Russian President Vladimir Putin has said at the start of talks with Israeli Prime Minister Benjamin Netanyahu that the Kremlin has an interest in who wins Israel’s parliamentary election next week.
Putin made the remarks to Netanyahu as the two met in Russia's Black Sea resort city of Sochi on September 12.
Putin noted that more than 1.5 million immigrants from former Soviet republics now live in Israel.
"We always considered them our people, compatriots. And, of course, we are not indifferent to what kind of people will come into the Israeli parliament," Putin said.
Netanyahu told Putin that coordination with Russia's military was important because of the presence of Russian forces in Syria.
Netanyahu told Putin "over the past month we have seen a sharp increase in Iran's attempts to use the territory of Syria to attack us."
Netanyahu, who is accompanied on his visit to Russia by Israeli national-security adviser Meir Ben-Shabbat and Air Force chief Aviv Kochavi, was also expected to meet with Russian Defense Minister Sergei Shoigu.
Ahead of his departure, Netanyahu said his trip was designed to continue cooperation between Israel and Russia to prevent miscommunication between their forces in Syria.
He said the focus of the discussions would also be to "continue to advance the common goal that we agree on, which has yet to be achieved and which is far from being achieved, and that is the withdrawal of Iran from Syria."
A Kremlin statement ahead of the talks said the leaders would discuss "the further development of bilateral relations and the situation in the Middle East."
Moscow this week expressed concern over Netanyahu’s plan to annex part of the West Bank, saying its implementation could escalate tensions in the region.
Netanyahu and Putin have met regularly in recent years to coordinate military activities in Syria, where Russia and Israel are involved.
Russia, along with Iran, has given Syrian President Bashar al-Assad crucial military and diplomatic backing throughout the war that began with a government crackdown on protesters in March 2011.
Israel has pledged to stop Iran from entrenching itself militarily in Syria, carrying out hundreds of air strikes there against what it describes as Iranian targets and those of allied militia such as the Lebanon-based Shi'ite militant group Hizballah.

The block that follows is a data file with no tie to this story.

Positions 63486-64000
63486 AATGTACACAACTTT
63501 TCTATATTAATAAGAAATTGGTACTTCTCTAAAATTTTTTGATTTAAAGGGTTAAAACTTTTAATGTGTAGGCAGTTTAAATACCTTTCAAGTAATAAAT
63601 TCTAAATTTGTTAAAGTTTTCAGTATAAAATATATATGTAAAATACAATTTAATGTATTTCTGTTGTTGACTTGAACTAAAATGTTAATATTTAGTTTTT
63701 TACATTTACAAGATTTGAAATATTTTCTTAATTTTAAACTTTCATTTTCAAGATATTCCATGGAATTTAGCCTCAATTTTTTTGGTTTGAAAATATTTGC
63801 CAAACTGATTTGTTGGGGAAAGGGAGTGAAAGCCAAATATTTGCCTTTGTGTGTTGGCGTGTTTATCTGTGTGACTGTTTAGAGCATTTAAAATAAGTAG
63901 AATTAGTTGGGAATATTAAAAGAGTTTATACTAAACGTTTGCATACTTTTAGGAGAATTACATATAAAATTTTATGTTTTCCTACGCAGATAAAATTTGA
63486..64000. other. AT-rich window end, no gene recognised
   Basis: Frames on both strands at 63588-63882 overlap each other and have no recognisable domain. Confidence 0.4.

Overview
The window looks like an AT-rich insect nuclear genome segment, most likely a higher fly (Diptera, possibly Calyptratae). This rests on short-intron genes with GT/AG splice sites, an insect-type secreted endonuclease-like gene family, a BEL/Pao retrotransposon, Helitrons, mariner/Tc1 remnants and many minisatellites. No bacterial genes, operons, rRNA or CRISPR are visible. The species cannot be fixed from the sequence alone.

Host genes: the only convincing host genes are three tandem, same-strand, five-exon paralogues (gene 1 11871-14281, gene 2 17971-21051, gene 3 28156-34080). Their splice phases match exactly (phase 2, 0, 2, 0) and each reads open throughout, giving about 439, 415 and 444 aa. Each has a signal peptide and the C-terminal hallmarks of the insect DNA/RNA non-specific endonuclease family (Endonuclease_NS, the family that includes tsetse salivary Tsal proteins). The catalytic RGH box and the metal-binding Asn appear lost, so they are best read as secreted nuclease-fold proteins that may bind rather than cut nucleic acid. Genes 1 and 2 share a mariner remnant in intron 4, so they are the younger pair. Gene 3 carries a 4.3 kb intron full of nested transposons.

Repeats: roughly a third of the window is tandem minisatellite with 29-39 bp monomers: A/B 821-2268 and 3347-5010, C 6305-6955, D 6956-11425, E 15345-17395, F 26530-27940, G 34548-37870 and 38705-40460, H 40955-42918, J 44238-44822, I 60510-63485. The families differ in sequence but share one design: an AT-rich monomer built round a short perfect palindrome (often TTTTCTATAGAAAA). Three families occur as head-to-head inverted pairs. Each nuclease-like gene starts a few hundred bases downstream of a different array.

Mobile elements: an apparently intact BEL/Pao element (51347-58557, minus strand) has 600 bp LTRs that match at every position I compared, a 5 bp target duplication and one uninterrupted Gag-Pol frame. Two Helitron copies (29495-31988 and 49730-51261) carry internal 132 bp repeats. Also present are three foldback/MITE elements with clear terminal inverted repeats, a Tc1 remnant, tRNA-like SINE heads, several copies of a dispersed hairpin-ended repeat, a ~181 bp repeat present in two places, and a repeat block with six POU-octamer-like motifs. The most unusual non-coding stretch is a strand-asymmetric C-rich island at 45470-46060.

Netanyahu’s visit comes as the Israeli prime minister’s right-wing Likud party is heading toward a close race against rivals in the September 17 elections to the Knesset.
Last month, he met Ukraine's President Volodymyr Zelensky in Kyiv during the first visit of an Israeli prime minister to the former Soviet republic in two decades.
Voters with ties to the former Soviet Union play a considerable role in elections in Israel, which more than 1 million people from ex-Soviet countries now call home -- making up a fifth of its population.
Earlier this week, Netanyahu announced he intended to "apply Israeli sovereignty" to the Jordan Valley and adjacent northern Dead Sea -- territory in the West Bank that it captured in the 1967 Middle East war and which Palestinians seek for a state.
Russia's Foreign Ministry said late on September 12 that it had noted what it said was the Arab world's "strongly negative reaction" to the announcement.
It said the ministry would share its concerns with Israel since "implementation could trigger a sharp escalation in the region and undermine hopes for establishing a lasting peace between Israel and its Arab neighbors," a statement said.